Sometimes I think fall is better than spring. Everything in the garden has become more blousy. There is barely a scrap of earth or gravel to be seen.
I never know from one year to the next how this will look or which flowers will be present-except there will always be plenty of rock roses.
The Salvia leucantha I have been planning to move for years is still there. The hummingbirds are very adept at flying in through the window in the high wall that separates the gardens.
A week ago there was but one bloom on the butterfly pea, Clitoria ternatea. Now there are many. The blackfoot daisy, Melampodium leucanthum, continues to spread across the step.
Ruby crystal grass, Melinis nerviglumis, is flowering. There will be plenty of those again next year.
Globe amaranth, Gomphrena haggeana, 'Strawberry fields' is everywhere.
As are the purple and pink varieties growing in the pathway of the vegetable garden.
The spider zinnia will eventually be evicted from its home in the vegetable bed but I will save the seeds for next year.
In the sunken garden it grew where the white California poppy once grew.
In the sunken garden there are gomhrena, pink and purple skullcaps, aura, mealy blue sage, white Salvia greggii, and an errant member of the cucumber family which came in on the compost.
As well as zexmenia, Wedelia texana, chocolate daisy, Berlandiera lyrata, and returning alyssum.
But the absolute show stoppers of the moment are the liatris in the front courtyard. Purple is definitely the color of the moment.
Last year I removed many of the bulbs and planted them outside the walls. It seems that every seed germinates but they are silent all summer until their bloom time in the fall.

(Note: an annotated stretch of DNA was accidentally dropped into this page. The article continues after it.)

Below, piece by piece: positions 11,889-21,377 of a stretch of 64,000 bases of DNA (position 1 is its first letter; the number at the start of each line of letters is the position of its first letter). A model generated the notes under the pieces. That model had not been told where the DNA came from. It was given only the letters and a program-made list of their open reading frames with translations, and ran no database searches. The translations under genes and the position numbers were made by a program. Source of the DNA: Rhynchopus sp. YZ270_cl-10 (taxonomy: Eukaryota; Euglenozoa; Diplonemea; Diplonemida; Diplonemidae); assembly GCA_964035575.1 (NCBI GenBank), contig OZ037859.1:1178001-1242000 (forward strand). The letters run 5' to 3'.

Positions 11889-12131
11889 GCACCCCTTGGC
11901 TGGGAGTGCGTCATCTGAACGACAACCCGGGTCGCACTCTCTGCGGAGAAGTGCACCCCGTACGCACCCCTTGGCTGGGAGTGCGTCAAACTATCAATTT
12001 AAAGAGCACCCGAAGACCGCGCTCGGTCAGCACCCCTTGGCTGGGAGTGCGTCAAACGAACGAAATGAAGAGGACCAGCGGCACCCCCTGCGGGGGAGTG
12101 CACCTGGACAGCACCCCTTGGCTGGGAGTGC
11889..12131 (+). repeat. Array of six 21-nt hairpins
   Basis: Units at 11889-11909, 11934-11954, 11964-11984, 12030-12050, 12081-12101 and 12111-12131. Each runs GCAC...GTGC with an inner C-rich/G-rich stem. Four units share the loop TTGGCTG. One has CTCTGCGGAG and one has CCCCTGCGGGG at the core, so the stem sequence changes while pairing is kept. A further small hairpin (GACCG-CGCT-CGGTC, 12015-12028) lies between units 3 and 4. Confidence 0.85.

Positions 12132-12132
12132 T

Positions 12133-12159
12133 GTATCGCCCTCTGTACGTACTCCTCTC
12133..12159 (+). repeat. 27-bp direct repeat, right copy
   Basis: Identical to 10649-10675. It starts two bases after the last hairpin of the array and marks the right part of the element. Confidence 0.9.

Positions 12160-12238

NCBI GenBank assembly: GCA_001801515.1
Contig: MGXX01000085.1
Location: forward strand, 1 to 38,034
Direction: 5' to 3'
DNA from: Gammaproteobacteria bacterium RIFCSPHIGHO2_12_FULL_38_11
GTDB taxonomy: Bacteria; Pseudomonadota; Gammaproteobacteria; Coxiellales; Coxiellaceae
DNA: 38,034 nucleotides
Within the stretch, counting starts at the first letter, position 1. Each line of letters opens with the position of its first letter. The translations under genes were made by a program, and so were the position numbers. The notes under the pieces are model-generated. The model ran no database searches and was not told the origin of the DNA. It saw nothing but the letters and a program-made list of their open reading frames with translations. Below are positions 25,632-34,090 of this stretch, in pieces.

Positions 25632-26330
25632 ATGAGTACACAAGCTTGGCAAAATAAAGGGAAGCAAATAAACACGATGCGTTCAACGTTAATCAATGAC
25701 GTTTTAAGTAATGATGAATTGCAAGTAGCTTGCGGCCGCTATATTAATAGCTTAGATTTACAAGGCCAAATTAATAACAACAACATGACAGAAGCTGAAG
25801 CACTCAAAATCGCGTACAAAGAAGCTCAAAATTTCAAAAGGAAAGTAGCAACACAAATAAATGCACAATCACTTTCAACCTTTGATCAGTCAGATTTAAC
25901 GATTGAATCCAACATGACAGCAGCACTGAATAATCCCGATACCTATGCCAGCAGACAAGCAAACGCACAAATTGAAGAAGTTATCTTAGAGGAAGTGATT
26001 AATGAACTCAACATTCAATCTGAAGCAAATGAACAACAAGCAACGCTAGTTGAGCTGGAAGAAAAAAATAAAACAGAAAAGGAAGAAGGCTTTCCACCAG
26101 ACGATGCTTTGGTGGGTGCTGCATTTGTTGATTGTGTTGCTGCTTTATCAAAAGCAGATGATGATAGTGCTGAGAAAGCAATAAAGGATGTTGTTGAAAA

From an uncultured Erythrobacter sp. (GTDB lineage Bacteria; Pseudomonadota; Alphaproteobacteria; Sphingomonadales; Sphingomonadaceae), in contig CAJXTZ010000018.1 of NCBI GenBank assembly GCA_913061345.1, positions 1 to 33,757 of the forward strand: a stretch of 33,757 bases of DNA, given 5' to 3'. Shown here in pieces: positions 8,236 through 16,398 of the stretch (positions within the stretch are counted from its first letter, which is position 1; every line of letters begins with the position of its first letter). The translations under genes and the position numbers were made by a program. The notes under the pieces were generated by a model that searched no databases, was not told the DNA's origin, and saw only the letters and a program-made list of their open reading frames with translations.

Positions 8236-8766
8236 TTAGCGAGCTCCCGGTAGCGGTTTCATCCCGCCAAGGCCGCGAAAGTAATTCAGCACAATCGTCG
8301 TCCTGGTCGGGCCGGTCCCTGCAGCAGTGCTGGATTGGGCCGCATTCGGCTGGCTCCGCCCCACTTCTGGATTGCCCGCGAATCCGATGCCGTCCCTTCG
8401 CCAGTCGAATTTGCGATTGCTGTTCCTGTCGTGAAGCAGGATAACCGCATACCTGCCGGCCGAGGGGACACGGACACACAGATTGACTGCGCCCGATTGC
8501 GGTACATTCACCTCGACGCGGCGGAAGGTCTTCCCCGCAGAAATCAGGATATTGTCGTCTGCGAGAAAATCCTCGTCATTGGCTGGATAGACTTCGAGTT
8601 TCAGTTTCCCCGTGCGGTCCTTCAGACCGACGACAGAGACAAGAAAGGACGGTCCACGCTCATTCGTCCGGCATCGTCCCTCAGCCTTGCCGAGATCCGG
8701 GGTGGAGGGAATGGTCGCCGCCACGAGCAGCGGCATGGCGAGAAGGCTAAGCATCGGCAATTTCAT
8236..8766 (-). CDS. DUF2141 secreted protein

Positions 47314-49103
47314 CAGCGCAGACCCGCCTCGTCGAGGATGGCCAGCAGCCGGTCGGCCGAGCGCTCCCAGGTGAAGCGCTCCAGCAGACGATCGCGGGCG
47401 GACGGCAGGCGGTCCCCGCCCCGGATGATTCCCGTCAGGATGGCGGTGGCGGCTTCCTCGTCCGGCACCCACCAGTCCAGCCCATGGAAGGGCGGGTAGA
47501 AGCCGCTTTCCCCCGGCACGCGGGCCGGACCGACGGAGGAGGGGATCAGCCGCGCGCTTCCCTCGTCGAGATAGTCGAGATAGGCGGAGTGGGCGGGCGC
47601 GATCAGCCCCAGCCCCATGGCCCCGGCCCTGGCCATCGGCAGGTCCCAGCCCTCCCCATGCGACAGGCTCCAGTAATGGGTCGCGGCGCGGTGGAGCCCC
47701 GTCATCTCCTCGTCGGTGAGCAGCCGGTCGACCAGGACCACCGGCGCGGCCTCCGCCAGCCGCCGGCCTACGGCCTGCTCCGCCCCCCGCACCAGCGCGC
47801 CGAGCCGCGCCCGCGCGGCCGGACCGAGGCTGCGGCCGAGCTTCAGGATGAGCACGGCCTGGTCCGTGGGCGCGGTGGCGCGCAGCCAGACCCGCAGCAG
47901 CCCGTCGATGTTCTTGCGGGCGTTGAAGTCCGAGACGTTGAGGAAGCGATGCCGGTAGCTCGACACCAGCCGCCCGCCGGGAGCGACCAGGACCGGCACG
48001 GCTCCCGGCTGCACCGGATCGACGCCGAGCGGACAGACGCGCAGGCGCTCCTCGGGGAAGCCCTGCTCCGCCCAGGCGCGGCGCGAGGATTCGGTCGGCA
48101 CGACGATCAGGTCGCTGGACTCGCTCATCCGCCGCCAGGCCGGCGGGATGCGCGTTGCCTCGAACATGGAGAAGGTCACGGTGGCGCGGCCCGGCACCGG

Phlox paniculata John Fanick, After the first flowering I pruned it back and here it is again. Smells wonderful.
Trailing Snapdragon vine, Asarina procumbens is a native of Mexico but seems to do well here as an annual.
Tradescantia sillamontana with its cobweb leaves and pretty pink flowers, easily grown from cuttings.
In the spring I bought a hanging basket because it looked simply gorgeous. I repotted it into a larger basket with baby diapers in the bottom. It was an impulse buy. It has been watered all summer on a drip system twice a day, and received an occasional fertilize. I have cut it back completely about 3 times. It took a beating on one side during the hurricane but is recovering.
The mandevilla vine is into its second year. I cut it down and put it in the potting shed last winter. It dried out and went dormant but started to come back after a good spring soaking. I will try to keep it for another year.
It is wonderful to see so much color back in the garden and there is still the Philippine violet yet to bloom. Soon it will be fall and these icky-sticky days will be a thing of the past!